Schumacher, Kurt

(1895-1952)
   politician; combined a relentless commitment to socialism with unqualified nationalism. Born in middle-class circumstances in the West Prussian town of Kulm (now Poland's* Chelmno), he soon became aware of the ethnoreligious conflict between Germans and Poles. In August 1914 he requested emergency exiting exams (Notabitur) from Gymnasium and volunteered for the army; four months later a shrapnel wound cost him his right arm. Awarded the Iron Cross (Second Class), he lived with pain the remainder of his life. After a year of convalescence he began studies in law and political science (he took a doctorate in 1926). In January 1918, with Konrad Haenisch as his sponsor, he joined the SPD. A dynamic spokesman for the Party and the Association of Disabled War Veterans, he served during the Revolution with Greater Berlin's* Workers' and Soldiers' Council.*
   After the war Schumacher passed state exams and worked briefly for the Labor Ministry. He was well into his doctoral work when he set his thesis aside in 1920 to assume editorial duties in Stuttgart for the Schwabische Tagwacht, an SPD newspaper*; the next decade was devoted to politics in Württemberg. He was a hard worker, unsparing in his attacks on opponents, and his dedication attracted leading functionaries. Meanwhile, young Social Democrats were drawn by his charisma and intellect. Caustic and sometimes ruthless, he relished battle and seemed to provoke it. Although older functionaries viewed him with sus-picion, he was elected to Wurttemberg's Landtag in 1924 (where he soon mas-tered complex legislative issues), became chairman of the Stuttgart Party organization in July 1930, and gained a Reichstag* seat in September 1930. Joining his faction's executive, he attracted a small number of younger SPD deputies to a more militant support of the Republic. He was an outspoken critic of Chancellor Heinrich Brüning.*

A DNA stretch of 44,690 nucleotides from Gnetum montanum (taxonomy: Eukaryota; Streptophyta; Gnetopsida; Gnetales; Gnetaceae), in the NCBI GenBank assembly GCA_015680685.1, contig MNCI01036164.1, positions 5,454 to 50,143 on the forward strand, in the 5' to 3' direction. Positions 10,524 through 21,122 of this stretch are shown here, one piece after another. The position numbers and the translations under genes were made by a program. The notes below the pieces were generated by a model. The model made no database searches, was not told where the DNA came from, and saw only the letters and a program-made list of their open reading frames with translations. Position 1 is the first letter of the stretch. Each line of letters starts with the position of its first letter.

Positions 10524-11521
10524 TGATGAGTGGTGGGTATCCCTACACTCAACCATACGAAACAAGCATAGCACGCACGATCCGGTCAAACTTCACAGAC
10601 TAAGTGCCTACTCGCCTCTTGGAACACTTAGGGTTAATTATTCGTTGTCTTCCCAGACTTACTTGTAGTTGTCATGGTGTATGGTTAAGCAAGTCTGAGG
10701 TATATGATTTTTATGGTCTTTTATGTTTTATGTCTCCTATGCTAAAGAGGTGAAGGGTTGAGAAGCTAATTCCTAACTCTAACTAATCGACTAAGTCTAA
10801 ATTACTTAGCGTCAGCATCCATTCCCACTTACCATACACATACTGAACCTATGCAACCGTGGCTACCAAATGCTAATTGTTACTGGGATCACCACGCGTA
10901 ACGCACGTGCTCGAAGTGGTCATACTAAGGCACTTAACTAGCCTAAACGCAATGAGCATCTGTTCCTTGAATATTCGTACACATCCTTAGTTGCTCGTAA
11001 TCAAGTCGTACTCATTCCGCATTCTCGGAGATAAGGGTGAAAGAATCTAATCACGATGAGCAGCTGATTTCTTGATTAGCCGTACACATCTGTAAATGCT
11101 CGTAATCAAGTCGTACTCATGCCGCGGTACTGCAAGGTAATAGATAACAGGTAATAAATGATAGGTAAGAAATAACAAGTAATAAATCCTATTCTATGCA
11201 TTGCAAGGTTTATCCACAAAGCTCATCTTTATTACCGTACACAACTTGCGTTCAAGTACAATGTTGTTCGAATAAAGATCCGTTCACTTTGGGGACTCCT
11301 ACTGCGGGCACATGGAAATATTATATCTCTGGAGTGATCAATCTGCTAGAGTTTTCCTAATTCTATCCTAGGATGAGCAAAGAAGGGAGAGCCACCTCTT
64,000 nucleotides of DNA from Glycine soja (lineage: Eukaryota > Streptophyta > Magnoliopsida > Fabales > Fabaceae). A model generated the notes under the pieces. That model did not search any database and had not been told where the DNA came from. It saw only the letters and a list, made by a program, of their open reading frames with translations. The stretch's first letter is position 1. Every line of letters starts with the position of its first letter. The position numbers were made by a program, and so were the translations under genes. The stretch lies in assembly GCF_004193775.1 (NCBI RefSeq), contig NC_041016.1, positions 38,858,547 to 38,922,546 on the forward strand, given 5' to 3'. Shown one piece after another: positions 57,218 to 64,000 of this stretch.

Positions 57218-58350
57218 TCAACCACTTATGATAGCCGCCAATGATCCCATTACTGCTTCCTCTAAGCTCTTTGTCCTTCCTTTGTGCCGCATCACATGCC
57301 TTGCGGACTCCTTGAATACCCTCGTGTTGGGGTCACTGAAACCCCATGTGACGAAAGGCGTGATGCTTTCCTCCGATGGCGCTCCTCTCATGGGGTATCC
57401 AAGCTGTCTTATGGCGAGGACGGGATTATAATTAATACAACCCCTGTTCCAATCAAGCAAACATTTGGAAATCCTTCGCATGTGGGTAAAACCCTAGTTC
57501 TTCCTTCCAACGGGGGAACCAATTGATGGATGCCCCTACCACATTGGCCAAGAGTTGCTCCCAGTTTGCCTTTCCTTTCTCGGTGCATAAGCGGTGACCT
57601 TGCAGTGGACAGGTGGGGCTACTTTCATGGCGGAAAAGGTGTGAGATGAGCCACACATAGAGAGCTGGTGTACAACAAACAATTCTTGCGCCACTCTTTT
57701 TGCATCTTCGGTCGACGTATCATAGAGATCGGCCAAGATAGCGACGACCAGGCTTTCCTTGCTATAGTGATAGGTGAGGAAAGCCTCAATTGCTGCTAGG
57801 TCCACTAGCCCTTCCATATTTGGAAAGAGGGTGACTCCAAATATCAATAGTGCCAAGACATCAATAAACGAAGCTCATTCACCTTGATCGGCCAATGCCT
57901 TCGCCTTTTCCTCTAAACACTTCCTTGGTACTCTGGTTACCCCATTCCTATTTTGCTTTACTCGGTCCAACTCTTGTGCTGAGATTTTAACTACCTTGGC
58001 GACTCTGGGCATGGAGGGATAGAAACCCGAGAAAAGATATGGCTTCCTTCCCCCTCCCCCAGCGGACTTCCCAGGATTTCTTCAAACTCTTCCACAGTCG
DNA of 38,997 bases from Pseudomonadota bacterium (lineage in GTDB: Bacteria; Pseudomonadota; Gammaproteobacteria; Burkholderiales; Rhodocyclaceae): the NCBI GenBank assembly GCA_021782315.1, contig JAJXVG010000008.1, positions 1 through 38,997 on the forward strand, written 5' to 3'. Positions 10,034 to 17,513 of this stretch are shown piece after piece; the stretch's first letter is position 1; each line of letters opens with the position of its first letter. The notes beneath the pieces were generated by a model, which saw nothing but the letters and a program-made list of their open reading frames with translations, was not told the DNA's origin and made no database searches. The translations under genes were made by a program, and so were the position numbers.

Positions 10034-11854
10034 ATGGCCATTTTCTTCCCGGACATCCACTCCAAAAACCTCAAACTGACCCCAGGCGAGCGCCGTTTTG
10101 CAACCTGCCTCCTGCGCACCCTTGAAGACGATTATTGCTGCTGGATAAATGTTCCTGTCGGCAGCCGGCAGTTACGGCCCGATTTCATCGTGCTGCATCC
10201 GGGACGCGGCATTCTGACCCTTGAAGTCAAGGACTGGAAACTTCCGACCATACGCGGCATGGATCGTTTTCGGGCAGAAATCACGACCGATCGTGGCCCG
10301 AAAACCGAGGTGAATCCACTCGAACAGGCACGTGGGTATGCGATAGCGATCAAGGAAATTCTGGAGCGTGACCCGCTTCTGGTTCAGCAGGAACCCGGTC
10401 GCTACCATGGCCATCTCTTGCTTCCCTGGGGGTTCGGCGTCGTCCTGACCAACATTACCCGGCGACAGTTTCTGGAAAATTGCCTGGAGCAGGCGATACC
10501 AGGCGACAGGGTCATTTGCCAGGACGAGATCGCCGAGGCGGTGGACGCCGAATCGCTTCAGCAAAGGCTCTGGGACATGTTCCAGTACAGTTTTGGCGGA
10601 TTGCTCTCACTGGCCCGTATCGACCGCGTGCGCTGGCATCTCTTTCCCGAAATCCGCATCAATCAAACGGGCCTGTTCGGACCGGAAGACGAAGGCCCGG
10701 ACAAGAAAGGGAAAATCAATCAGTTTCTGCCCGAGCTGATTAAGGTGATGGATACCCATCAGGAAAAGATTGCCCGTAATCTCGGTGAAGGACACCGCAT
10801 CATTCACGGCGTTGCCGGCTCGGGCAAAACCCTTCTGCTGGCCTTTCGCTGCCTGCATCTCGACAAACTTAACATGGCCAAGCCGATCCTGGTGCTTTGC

Schumacher despised federalism; in his first Landtag speech he argued that nothing was more important than "the unity of the Reich." Lumping the KPD and the NSDAP together as enemies of the democratic order, he organized his first anti-Nazi demonstration in 1921. In a 1932 parliamentary clash he gained fame by calling Joseph Goebbels* a "presumptuous dwarf." Never a pacifist, he advocated a strong defense (albeit one committed to the Republic), was re-sponsible in 1924 for organizing the Stuttgart unit of the Reichsbanner,* and helped form the Iron Front in December 1931. Although his view of Marxism has inspired debate, his doctoral thesis, which treated the working-class party in a bourgeois state, fostered a reformism worthy of Ferdinand Lassalle.
   A critic of Franz von Papen* and Kurt von Schleicher*—he dubbed them cryptofascists—Schumacher believed that should the NSDAP come to power, its tenure would be brief. He refused to go into exile when Hitler* became Chancellor. Arrested in July 1933, he spent ten years in concentration camps— eight at Dachau. Near death, he was released in March 1943. After World War II, his health irrevocably damaged, he became SPD chairman and leader of the Bundestag faction. He was praised for his courage, but because he mixed rigid nationalism with an autocratic nature, his death was greeted with both tears and relief.
   REFERENCES:Benz and Graml, Biographisches Lexikon; Cook, Ten Men; Edinger, Kurt Schumacher; Flora Lewis, "Hard-Bitten Herr Schumacher."

A Historical dictionary of Germany's Weimar Republic, 1918-1933. .

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  • Schumacher, Kurt —   Geboren in Culm (Westpreußen) am 13. Oktober 1895, verlor Schumacher als Kriegsfreiwilliger im 1. Weltkrieg einen Arm; er studierte Jura und Nationalökonomie. 1918 wurde er Mitglied des Berliner Arbeiter und Soldatenrates. 1920 24 war er… …   Universal-Lexikon

  • Schumacher, Kurt — ▪ German politician born October 13, 1895, Kulm, Germany died August 20, 1952, Bonn, West Germany       German politician and first chairman of the revived Social Democratic Party of Germany (Sozialdemokratische Partei Deutschlands; SPD) after… …   Universalium

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